Several courses of non-opioid anesthetics act as specific inhibitors of COX-2 and prevent eicosanoid formation. In vitro and in vivo studies have revealed that laser treatment decreases PGE2, interleukin-1α, and TNF-α by preventing COX-2.55. One idea is that laser treatment changes the redox state inside cells by changing the transcription factor kappa B. This protein goes through phosphorylation and ubiquitination, which leads to the breakdown of IKB-a through proteolysis when there is oxidative stress. A change in the redox state inside the cell could affect the chain of events that control COX-2 expression, which would stop the production of cytokines that cause inflammation.

Researchers have shown that low-level laser treatment upregulates VEGF, which promotes neovascularization. Improved microcirculation may stabilize cell metabolism by increasing cellular nutrient and oxygen concentrations.

PEMF therapy is a safe and non-invasive tool for improving health. It stimulates and reproduces the natural electromagnetic frequencies of the Earth and essentially functions as a charger for the body’s electric battery.
The most important benefits are increased energy and circulation, reduced muscle spasms, improved sleep, improved healing of bone fractures, and reduced pain and inflammation. According to Bryant A. Meyers, “the body self-heals, self-regulates, and self-regenerates.” PEMF therapy helps provide the energy needed to do this.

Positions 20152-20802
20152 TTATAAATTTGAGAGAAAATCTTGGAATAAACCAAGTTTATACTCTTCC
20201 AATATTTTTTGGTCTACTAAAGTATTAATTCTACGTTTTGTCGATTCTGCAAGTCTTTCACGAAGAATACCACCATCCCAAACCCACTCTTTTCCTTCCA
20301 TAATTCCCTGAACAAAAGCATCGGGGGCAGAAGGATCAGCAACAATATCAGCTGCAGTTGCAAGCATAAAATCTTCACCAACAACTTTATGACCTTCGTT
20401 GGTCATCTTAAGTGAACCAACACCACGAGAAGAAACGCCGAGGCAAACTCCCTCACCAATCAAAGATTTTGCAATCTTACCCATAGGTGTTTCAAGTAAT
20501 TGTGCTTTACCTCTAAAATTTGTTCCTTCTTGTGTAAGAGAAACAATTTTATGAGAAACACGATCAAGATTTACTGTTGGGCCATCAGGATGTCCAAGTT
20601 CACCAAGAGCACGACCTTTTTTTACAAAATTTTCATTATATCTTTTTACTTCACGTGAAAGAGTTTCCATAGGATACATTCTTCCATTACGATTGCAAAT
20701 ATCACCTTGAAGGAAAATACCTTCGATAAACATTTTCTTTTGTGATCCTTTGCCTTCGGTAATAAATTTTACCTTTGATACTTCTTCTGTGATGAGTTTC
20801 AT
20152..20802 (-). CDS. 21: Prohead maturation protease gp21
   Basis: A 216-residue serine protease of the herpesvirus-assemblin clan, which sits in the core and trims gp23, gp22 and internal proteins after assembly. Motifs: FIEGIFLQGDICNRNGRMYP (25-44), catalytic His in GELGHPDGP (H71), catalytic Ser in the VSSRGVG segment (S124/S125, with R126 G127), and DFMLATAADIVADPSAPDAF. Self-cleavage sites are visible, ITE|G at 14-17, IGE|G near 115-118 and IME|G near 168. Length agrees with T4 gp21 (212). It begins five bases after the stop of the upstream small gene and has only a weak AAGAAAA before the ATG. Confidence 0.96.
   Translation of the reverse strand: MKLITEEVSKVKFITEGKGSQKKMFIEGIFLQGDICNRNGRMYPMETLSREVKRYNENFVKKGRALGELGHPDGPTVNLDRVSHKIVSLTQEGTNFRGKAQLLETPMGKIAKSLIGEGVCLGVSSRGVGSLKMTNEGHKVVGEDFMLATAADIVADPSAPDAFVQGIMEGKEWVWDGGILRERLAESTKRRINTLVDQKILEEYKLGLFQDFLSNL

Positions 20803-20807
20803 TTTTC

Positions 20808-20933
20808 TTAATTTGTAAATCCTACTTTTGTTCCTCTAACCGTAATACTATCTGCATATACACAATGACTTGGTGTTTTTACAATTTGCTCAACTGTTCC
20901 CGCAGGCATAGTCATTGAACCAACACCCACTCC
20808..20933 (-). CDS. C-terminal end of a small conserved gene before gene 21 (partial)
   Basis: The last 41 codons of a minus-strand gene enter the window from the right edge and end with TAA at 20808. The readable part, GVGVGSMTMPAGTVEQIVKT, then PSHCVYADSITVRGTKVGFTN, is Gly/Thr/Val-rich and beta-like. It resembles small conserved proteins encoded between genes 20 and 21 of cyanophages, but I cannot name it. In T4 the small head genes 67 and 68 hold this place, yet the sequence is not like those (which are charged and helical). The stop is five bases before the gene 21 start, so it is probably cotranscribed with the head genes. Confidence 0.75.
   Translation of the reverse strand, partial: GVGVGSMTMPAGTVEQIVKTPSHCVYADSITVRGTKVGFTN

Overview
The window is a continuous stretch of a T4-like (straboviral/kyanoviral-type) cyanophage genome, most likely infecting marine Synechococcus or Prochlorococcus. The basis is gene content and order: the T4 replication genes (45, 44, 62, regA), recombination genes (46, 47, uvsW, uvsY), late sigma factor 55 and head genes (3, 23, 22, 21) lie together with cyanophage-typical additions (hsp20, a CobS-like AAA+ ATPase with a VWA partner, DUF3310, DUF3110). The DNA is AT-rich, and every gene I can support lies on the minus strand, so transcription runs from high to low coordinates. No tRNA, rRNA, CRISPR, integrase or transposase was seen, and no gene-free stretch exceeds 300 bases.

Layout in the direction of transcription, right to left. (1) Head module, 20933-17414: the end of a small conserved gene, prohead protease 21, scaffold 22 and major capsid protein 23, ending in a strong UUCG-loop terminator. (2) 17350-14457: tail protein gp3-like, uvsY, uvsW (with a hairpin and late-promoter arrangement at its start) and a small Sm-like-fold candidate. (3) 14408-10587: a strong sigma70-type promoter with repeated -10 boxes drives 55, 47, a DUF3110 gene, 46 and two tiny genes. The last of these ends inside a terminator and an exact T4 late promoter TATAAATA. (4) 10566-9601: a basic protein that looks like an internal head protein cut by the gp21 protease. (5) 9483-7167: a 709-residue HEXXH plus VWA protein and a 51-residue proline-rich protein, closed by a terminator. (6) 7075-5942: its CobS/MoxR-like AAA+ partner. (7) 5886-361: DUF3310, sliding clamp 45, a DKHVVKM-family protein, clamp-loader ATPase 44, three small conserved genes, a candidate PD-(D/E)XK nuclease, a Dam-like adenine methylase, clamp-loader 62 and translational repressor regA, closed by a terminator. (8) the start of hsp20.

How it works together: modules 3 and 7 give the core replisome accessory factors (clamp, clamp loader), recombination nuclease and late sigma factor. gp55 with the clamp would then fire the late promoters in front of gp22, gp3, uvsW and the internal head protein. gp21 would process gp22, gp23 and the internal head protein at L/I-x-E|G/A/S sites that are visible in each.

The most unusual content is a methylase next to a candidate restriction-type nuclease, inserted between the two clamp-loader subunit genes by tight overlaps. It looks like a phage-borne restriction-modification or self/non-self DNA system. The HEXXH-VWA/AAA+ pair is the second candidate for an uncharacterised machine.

Scrambler therapy (marketed as CalmareTM therapy in the United States) is a new type of pain relief that uses a rapidly evolving electrical pulse to send a “painless” signal along the same pain fibers that transmit the “pain” stimulus. We got interested in scrambler therapy because we thought it could help CIPN patients, and scrambler therapy appeared to be non-toxic. It had been cleared for safety by the FDA in 2009.

  • VoxxLife Socks and Patches are a conservative natural treatment for peripheral neuropathy.

This video from March 2020 shows HPT technology in a new wearable patch, just like the HPT technology woven into these socks. It shows the brain-mapping effect.
As stated above and in this clinical study, the HPT-impregnated socks developed by VoxxLife significantly relieve nerve pain. (All VoxxLife socks come with built-in HPT technology.).

  • Essential Oils – home-based natural treatment for peripheral neuropathy